This little phrase is the magic. This is stating to Google to look for a title “email” and find profiles with actual e-mails on the profile by using the * operator. However, it does require you to have a user account, to see e-mails or else it will look like this: {email} 

(thank you Shane Bowen for your assistance)

4. “location * ca”

  • Pay attention to the quotes. You  need these quotes in order to tell Google to search github, logically with the above phrase. Without the quotes, location, *, and ca would be separated, and not get the results you are looking for. Each of them would be considered a term in itself, for Google to search for instead of a phrase.
  • With the word location we are telling the search to pay attention to the “title” structure of the page, location is one of the titles.
  • the * operator is simply telling Google to please search for location ____, CA. CA being California. In this case * is a placeholder for any city in California. If we wanted to be more specific and search for San Francisco, California then it would look like “location San Francisco, CA”

5. “member since *”

This is optional, but it does help. The reason why we are using this is simply because we want to bring in profiles only. Without this phrase, we may get 2-3 results in our list that may not be a profile. “Member Since” is an actual “title” within the title structure of the page and it is specific only to organization & member profiles. The * is simply a placeholder again to represent the variable. In other words, “member since December 28th 2010”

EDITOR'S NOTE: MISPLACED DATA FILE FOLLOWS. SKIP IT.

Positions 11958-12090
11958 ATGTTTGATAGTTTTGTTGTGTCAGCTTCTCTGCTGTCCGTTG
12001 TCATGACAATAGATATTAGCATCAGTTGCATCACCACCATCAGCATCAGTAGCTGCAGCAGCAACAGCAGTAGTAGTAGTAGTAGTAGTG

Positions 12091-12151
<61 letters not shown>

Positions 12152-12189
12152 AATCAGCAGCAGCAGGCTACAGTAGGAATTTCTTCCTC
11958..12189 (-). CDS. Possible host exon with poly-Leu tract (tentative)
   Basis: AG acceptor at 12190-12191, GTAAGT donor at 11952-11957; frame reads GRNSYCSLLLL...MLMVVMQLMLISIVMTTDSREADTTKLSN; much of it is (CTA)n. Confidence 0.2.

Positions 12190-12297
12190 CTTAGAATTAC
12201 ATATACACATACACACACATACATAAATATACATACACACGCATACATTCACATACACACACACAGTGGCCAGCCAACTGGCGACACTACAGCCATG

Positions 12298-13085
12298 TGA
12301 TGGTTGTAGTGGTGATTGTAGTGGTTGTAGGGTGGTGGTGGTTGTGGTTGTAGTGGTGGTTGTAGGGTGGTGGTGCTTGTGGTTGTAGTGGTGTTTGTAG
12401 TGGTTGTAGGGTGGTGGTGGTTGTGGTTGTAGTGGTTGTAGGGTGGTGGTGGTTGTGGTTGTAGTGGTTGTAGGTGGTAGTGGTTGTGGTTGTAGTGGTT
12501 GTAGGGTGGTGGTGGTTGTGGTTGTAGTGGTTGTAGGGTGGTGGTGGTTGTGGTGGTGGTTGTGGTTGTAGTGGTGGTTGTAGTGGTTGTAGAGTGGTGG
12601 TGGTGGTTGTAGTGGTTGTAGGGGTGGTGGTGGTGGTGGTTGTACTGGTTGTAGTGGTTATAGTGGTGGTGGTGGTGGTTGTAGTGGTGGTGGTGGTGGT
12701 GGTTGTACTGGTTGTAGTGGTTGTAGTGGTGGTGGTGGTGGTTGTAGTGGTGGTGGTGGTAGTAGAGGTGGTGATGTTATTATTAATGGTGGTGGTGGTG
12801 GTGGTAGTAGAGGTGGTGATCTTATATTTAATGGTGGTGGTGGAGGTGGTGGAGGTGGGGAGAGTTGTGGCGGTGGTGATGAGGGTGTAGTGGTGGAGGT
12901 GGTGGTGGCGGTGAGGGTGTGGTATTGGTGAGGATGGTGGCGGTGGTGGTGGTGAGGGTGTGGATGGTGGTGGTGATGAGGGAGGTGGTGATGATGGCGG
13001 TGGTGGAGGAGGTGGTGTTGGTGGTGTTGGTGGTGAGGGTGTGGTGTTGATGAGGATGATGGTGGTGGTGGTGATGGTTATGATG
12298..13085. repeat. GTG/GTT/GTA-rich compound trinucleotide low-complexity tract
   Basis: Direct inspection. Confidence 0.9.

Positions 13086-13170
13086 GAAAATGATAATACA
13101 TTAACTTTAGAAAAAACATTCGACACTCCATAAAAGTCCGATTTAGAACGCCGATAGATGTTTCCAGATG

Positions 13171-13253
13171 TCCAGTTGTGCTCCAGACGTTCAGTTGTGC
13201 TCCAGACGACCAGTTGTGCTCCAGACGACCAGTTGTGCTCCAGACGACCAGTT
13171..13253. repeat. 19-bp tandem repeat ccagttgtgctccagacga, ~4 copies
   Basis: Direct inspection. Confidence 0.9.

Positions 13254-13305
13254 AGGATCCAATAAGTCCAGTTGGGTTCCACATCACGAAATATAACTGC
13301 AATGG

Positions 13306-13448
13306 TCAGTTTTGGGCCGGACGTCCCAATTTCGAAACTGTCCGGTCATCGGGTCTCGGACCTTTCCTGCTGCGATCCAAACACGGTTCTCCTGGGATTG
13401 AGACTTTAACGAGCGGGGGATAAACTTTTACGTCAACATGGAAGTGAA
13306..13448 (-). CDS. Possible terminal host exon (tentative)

(again, thanks to Shane Bowen advice)

Results:

 

Title Structure:

Thank you to Jennifer Bowen for explaining to me eariler through a comment, in greater detail about “Title Structure.”

Jennifer says

If you right click on a webpage and “View Page Source” you will see a bunch of information at the top that is called the Meta Information. Within that will be a tag. Whatever is in between those tags is what Google sees as the title when you use the intitle: command.

If (in rare instances) a website has not created a title tag then Google determines what the title is and we have no way of knowing. They may use the meta, an tag or simply random text. But this will be rare and most sites will have title tags.

Thank you Jennifer for your explanation. That clears up a lot for me when it comes to titles. To the audience: this is extremely beneficial for you, as you gain confidence in sourcing and decide to take your skills outside of Github. Remember to “View Page Source” for an understanding of what terms you would use to search for when using Boolean strings.

Conclusion:

So there you have it. One more trick up your sleeve to make you one step closer to a sourcing ninja. I hope that my time spent researching this information will provide value to others reading this. Even if just one person was able to gain something from this and apply it, I would be grateful and fulfilled. Let this knowledge have effect on you, and enhance your abilities for the future. Just make sure you pay attention to who you’re contacting. You don’t want to pull another Groupon Recruiter contacting the creator of rails for a junior Rails role. :)